Wicca is a newer religion based on a mix of Saxon/Celtic folk traditions and Ceremonial magic. It was officially called Wicca by Gerald Gardener in the 50's. In the United States, Wicca was finally recognized as a religion in various states and by the Army in response to it's soldiers wanting to practice their faith without persecution.
Wicca was never recognized as an official religion in the U.S.A. The government is prohibited from recognizing any religion by the 1st Amendment of the Constitution.
Wicca was accepted as a religion first by the US Military, and then later by society, though many still to this day claim Wicca is not a religion.
No. Wicca is a religion, not a language.
From a quick internet search, Wicca seems to be quite prevalent and common in Arizona. Incidentally, Wiccans meet in covens not "churches."
Wicca is the faest growing religion
Yes, of course! Wicca is a religion just as Christianity is a religion. It is based on the beliefs of nature, and is in no way evil or dark. ----- Yes - it is a fertility based initiatory mystery religion.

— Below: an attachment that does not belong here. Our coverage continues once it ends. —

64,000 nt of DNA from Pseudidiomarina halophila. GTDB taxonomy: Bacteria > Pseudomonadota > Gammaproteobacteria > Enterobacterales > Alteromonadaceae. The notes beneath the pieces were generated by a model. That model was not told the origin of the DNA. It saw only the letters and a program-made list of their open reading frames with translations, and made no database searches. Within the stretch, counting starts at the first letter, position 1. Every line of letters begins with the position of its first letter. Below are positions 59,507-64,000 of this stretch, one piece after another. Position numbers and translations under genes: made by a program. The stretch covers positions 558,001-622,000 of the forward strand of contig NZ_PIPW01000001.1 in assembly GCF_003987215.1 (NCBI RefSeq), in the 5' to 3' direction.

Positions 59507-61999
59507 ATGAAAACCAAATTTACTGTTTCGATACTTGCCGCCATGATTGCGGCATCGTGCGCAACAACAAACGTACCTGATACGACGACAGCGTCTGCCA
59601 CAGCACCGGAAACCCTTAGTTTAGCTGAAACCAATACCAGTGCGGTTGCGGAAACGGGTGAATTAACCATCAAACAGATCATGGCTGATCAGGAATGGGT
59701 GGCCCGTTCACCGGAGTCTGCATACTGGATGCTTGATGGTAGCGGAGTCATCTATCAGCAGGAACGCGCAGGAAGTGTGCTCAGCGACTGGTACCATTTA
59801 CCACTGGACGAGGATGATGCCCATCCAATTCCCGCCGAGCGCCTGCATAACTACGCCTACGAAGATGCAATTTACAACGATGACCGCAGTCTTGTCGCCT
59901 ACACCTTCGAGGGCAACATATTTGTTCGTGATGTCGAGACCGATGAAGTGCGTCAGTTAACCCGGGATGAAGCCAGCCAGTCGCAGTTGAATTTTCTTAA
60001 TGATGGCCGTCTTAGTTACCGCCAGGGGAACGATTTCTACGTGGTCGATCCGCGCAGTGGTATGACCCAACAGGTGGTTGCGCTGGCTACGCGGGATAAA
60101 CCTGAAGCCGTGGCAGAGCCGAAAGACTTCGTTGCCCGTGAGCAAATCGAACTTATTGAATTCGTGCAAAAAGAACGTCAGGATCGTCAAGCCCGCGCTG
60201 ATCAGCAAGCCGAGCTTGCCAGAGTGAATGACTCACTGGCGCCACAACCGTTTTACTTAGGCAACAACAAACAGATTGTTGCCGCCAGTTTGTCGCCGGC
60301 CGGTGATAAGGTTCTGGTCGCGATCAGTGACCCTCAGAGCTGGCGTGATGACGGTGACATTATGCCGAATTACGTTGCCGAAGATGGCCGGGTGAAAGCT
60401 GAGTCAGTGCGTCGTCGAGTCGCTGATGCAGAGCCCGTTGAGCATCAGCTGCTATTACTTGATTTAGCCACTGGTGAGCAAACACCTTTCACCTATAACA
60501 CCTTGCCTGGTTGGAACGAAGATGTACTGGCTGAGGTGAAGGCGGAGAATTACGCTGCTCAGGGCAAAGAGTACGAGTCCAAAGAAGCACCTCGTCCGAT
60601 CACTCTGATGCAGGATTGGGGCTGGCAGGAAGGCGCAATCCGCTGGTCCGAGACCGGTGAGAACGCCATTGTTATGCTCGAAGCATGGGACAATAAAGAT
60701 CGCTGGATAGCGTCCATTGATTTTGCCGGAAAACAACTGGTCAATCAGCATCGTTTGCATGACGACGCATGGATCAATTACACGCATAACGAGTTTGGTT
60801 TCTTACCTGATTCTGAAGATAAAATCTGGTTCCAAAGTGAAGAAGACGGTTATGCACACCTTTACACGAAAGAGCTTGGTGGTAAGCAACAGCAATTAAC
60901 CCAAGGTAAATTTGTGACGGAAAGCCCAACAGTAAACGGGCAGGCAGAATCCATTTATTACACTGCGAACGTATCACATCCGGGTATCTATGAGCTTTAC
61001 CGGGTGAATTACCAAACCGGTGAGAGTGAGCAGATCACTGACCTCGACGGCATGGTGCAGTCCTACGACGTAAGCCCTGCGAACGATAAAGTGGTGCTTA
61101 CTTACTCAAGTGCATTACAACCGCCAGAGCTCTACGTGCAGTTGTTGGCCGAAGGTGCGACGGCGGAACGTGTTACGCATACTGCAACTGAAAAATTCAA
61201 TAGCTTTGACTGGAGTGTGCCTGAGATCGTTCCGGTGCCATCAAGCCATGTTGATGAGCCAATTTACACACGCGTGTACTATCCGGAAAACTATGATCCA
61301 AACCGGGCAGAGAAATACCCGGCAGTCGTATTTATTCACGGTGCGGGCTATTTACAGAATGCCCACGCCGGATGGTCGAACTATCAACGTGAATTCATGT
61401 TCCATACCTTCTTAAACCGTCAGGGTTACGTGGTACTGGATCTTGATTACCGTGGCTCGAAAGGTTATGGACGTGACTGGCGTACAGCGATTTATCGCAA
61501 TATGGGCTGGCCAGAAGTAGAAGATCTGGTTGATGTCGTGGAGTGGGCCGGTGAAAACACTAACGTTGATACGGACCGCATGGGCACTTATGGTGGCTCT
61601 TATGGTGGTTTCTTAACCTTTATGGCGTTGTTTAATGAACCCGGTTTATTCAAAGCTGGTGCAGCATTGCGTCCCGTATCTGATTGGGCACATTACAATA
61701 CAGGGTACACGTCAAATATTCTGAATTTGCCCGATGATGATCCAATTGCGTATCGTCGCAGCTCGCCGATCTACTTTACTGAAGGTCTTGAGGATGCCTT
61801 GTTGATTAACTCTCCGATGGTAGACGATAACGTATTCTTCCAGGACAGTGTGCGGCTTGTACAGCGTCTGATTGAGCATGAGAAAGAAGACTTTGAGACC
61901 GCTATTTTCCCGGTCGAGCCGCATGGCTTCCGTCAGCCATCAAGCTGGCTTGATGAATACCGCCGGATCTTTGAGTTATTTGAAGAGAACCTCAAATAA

As Wicca is a religion focusing not on race, but on the belief structures of the individual, there is not (to my knowledge) a specific African-American Wicca. If you are asking if there is a participation by African-Americans in wicca, then the answer is yes.
Wicca is not a religion in the generally perceived sense of the word - it is a pagan spiritual practice.
Yes, Wicca does exist. Wicca is a pagan revivalist religion that incorporates many ancient Celtic traditions with other pagan pantheons.
When a person celebrates Wicca, they are celebrating their faith within it. Wicca is not only a religion, but it's a way of living, and most Wiccan's actually celebrate Wicca every day they are part of it.
There are no churches in wiccan religion.